Recently, while looking through my CC statements from Discover and Capital One, I noticed unrecognized charges had been made on each card by the same mystery merchant. Both charges were close to $100 each. Instead of showing a business’ name, the charges listed a woman’s name and our city (Albany, GA) as the identifier for the merchant. I asked my wife (Karen) if she recognized the name. (Karen was my first suspect because she sometimes buys clothes from women who make deliveries to local schools, and those are usually the type people who set up merchant accounts without a “normal” business DBA name.) She assured me that she didn’t.
Automatically suspecting fraud (it is my job after all), I picked up the phone and called Discover. Karen sat in my office as the story unfolded, constantly reassuring me that she was innocent. While waiting for Discover’s fraud department to pick up, I explained to Karen how the “merchant” was going to be hit with 2 chargebacks due to the disputes, costing them up to $60 or $70 in added fees. We agreed we would feel bad if the charges turned out to be legitimate. That’s when Karen had a stoke of genius and suggested I Google the person’s name and see if anything popped up that we recognized.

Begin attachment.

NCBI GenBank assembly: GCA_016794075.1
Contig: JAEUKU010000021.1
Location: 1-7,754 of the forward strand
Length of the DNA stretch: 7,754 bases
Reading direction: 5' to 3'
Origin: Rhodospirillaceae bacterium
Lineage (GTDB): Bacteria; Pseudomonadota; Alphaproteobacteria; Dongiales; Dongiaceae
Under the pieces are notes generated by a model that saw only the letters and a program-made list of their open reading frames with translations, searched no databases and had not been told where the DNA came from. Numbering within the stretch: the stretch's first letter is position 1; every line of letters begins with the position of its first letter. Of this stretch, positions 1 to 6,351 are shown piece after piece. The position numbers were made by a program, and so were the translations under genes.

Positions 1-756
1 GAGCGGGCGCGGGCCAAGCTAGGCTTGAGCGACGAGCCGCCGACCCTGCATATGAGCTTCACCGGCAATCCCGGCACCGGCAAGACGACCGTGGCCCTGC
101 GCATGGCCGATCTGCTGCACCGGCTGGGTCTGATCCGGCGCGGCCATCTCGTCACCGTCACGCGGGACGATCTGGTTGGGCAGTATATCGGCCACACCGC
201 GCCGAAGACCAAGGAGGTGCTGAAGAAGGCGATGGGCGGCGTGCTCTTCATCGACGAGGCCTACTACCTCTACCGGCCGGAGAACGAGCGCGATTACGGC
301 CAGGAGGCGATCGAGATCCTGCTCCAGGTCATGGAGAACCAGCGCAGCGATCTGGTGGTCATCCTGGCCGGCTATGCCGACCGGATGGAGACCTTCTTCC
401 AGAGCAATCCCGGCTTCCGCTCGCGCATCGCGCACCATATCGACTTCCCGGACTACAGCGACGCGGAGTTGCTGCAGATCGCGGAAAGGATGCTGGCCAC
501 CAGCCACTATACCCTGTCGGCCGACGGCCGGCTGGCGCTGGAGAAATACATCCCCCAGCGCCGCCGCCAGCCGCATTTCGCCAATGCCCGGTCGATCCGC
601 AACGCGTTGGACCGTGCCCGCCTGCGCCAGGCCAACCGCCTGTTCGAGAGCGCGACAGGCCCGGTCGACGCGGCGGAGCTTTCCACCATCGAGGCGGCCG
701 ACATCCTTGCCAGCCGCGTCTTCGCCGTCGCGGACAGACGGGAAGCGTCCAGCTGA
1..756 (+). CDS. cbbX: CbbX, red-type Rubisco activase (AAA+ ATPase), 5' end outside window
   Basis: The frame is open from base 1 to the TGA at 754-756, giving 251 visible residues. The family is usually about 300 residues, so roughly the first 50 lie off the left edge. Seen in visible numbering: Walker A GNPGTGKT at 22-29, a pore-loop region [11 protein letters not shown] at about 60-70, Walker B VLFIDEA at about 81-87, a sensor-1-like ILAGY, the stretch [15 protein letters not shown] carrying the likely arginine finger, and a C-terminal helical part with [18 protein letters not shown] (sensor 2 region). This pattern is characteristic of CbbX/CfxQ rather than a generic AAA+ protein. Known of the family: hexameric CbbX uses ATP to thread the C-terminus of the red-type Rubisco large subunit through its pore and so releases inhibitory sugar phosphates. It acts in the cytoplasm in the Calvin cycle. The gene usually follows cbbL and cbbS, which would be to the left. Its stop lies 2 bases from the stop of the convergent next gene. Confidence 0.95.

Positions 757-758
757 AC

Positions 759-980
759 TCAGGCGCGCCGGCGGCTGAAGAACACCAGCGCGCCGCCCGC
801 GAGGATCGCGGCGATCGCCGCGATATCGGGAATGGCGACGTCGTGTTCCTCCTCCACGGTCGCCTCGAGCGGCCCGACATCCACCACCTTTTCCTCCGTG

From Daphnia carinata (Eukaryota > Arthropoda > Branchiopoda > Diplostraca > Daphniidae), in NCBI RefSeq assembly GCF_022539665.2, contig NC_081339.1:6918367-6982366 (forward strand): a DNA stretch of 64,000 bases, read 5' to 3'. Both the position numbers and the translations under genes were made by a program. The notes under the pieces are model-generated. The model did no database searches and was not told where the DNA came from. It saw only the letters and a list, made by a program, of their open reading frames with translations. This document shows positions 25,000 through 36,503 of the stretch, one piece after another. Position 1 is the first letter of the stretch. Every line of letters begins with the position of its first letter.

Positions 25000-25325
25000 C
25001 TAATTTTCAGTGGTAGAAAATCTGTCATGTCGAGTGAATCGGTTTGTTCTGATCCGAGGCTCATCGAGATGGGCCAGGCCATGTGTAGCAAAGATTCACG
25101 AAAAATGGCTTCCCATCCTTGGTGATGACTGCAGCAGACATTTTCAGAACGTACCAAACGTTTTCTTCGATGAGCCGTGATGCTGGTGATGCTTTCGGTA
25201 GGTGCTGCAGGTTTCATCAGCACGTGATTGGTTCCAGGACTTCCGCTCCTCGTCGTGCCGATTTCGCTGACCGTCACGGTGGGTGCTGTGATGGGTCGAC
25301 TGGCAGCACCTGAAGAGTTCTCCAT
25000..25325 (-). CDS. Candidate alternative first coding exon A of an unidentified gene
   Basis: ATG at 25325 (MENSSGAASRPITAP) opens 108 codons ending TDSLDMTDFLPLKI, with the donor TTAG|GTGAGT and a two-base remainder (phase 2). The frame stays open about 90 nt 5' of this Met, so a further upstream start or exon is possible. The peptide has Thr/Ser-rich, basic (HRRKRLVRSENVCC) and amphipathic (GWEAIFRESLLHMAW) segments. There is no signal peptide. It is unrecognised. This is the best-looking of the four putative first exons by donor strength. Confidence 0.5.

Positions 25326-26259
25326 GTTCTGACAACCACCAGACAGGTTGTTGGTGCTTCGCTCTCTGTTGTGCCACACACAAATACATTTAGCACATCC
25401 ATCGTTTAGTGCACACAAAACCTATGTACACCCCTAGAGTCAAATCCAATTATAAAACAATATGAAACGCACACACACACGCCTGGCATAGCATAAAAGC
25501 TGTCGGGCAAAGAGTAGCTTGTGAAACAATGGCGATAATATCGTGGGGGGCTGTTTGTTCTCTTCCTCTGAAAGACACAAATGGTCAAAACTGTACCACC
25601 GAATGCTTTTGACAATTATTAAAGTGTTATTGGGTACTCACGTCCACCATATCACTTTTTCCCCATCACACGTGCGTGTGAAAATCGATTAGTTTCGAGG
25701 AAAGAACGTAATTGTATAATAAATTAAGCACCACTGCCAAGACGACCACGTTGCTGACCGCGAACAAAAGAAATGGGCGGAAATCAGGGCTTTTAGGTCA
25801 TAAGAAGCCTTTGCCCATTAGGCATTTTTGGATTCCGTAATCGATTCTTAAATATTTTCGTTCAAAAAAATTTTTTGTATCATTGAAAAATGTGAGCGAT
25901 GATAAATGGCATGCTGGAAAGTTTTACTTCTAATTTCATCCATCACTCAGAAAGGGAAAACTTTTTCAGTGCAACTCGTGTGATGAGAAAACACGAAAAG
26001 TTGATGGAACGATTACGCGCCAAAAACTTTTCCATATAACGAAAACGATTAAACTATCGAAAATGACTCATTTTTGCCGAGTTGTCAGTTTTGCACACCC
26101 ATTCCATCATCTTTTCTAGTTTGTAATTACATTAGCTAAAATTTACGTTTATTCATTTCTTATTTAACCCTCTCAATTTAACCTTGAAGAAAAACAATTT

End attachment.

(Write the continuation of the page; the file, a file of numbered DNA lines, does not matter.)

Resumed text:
Right there on Google’s 1st page, below the phone book listings, was the answer I needed. The woman was listed as the owner of a premier local aquarium store. My youngest son, Carlson, is really into saltwater aquariums, and he spends a lot of time there. Suddenly, Karen remembered that she had used 2 of our credit cards (in the same month) to help him make purchases. By the time Discover came back on the line, the mystery had been solved and the chargebacks were avoided. The merchant never even knew that she’d dodged a bullet.
So what’s the moral of the story? I’ve said it before in other posts, but it bears repeating. Unrecognized charges are a top cause of chargebacks. Even when there is no fraud involved, it’ll cost you a chargeback fee (which is never refundable) if a customer disputes a charge because he/she can’t identify your business on their CC statement. Avoid the cost, hassle, and customer embarrassment by including a DBA name when you set up your merchant account. Even sole proprietorships can, and should, do this. It’ll keep your customers from smelling something “fishy”.